After graduating, Bee Nance, Chief Operating Officer at Generation Teach enjoyed accounting but longed to find a job that allowed her to create that sense of community and belonging for others. She taught accounting part-time at a local community college, earned her CPA, and joined Generation Teach. Generation Teach is a nonprofit committed to co-creating loving communities where generations of students, teachers, and leaders learn, grow, and develop. “Generation Teach was exactly what I was looking for,” Bee says. “It combines my skills in accounting with my love of community. For me it’s not just a job to make money but a way to bring people together to learn, grow, and develop.”
Bee was excited to bring her passion for accounting and her love of community to the organization. She quickly realized the current system of sending scholarship funds to summer teaching fellows was making the summer more stressful for them and her.
When Bee stepped into the position, Generation Teach used an outside, paper check-based service to fund scholarships for teaching fellows each summer. Bee explains the problem: “Three sets of paper checks for our 180 teaching fellows were mailed to me at my house. I spent hours and days shuffling through them all, getting them organized, and then mailing them to the city directors. There I was with 540 checks spread out across my small desk, wishing I were part of the GT community, instead of tied to my office.”
Even after the scholarship checks were sent, Bee spent additional time tracking down teaching fellows who missed the bank-imposed deadline to cash their checks. This process was challenging for her and the teaching fellows – undergraduate and high school students who were managing their first teaching experiences and their personal finances.
Bee decided to find a better way to use her accounting skills and support the GT community, which led her to BILL and the untapped functionality available to her. “One of my first projects after coming on board was to apply BILL to solve this paper problem for me. We converted all of our teaching fellows and vendors to being paid electronically through BILL.”
“Generation Teach combines my skills in accounting with my love of community. For me it's not just a job to make money but a way to bring people together to learn, grow, and develop.” — Bee Nance, COO, Generation Teach
She adds, “Being able to upload payables and have our manager review and approve payments in one system is super helpful. I have greater visibility into exactly where we stand from a cash flow perspective. And it also takes a lot of burden off of us during audits.”
Bee not only ended the paper mess in her house, she transferred funds instantaneously to a group that has grown to include more than 230 teaching fellows. “Now, we pay everybody in a matter of minutes. I can even process payments when I’m out in the field. That frees me up to be part of our community in person. It’s been a game changer for me.”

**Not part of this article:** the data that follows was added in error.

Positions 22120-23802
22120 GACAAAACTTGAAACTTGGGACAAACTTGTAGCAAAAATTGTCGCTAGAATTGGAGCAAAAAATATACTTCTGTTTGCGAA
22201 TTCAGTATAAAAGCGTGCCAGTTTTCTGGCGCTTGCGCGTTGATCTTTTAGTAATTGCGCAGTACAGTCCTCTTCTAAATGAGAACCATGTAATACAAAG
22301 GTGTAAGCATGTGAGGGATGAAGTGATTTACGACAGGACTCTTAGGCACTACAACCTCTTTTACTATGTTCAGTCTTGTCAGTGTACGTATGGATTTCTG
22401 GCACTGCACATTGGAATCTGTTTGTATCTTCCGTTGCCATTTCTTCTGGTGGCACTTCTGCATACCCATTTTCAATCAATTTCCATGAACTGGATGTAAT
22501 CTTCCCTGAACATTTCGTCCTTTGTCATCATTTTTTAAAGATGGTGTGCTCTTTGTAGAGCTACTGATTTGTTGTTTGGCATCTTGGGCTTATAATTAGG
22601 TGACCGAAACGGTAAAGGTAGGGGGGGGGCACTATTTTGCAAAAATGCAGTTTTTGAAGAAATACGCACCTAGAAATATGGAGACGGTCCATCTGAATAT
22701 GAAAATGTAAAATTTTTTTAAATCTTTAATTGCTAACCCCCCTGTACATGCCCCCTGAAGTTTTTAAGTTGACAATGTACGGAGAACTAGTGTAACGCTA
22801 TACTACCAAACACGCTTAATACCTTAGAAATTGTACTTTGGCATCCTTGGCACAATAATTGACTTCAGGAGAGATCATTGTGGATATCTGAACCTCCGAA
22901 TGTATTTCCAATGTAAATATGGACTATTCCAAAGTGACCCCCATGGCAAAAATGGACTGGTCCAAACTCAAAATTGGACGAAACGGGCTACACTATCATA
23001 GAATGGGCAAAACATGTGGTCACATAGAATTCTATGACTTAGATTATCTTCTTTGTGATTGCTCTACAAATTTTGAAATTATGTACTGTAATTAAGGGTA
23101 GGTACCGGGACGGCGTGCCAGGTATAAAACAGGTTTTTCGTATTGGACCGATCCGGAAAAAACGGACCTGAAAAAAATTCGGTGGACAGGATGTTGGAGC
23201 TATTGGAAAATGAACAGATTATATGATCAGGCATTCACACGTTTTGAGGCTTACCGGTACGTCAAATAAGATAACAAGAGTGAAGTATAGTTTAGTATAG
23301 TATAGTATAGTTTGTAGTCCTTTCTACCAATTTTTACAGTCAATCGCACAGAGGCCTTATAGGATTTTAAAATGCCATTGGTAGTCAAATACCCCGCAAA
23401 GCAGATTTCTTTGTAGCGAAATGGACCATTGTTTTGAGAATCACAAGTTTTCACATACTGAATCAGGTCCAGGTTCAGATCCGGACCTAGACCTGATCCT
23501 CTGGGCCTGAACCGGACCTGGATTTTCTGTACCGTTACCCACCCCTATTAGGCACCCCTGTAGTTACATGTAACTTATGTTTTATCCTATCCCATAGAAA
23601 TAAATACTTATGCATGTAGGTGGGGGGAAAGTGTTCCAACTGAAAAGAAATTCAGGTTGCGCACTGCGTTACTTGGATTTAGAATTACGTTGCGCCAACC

In fact, now when faced with an accounting challenge, Bee’s new favorite question is always, “Is there a BILL for that?”
Bee now has time to build community at Generation Teach sites around the country. She is a warm, welcoming face to students having first-day jitters, to teaching fellows teaching full-time for the first time, and to professional teachers who appreciate her warmth and care. “We set the tone, the culture, and a sense of belonging,” Bee points out. “For my part, when I’m with our students, teaching fellows, professional teachers, and families, they can see me as a person of color, someone who looks like them, and they can feel comfortable.” Bee is helping to create the sense of community she missed in middle school, found at North Carolina A&T, and now spreads across the country.
“Now, we pay everybody in a matter of minutes. I can even process payments when I'm out in the field. That frees me up to be part of our community in person. It's been a game changer for me.” — Bee Nance, COO, Generation Teach
Life lessons start young growing up on a farm in rural North Carolina. For Bee Nance, the farm was where she was home-schooled and first learned the value of education from her teacher—her mother.
However, when Bee went off to public middle school, the close-knit community of friends and family she knew on the farm was replaced by strangers in her new school. It was a difficult transition because she didn’t know anyone and it wasn’t easy for her to make new friends. So Bee focused on academics, developing a strong aptitude for math and advancing on to earn her degree in accounting from North Carolina A&T State University, a historically black university.
Bee recalls, “That experience at A&T was especially important for me. “It was the first time I was in the majority. It helped me get in touch with my culture and history.”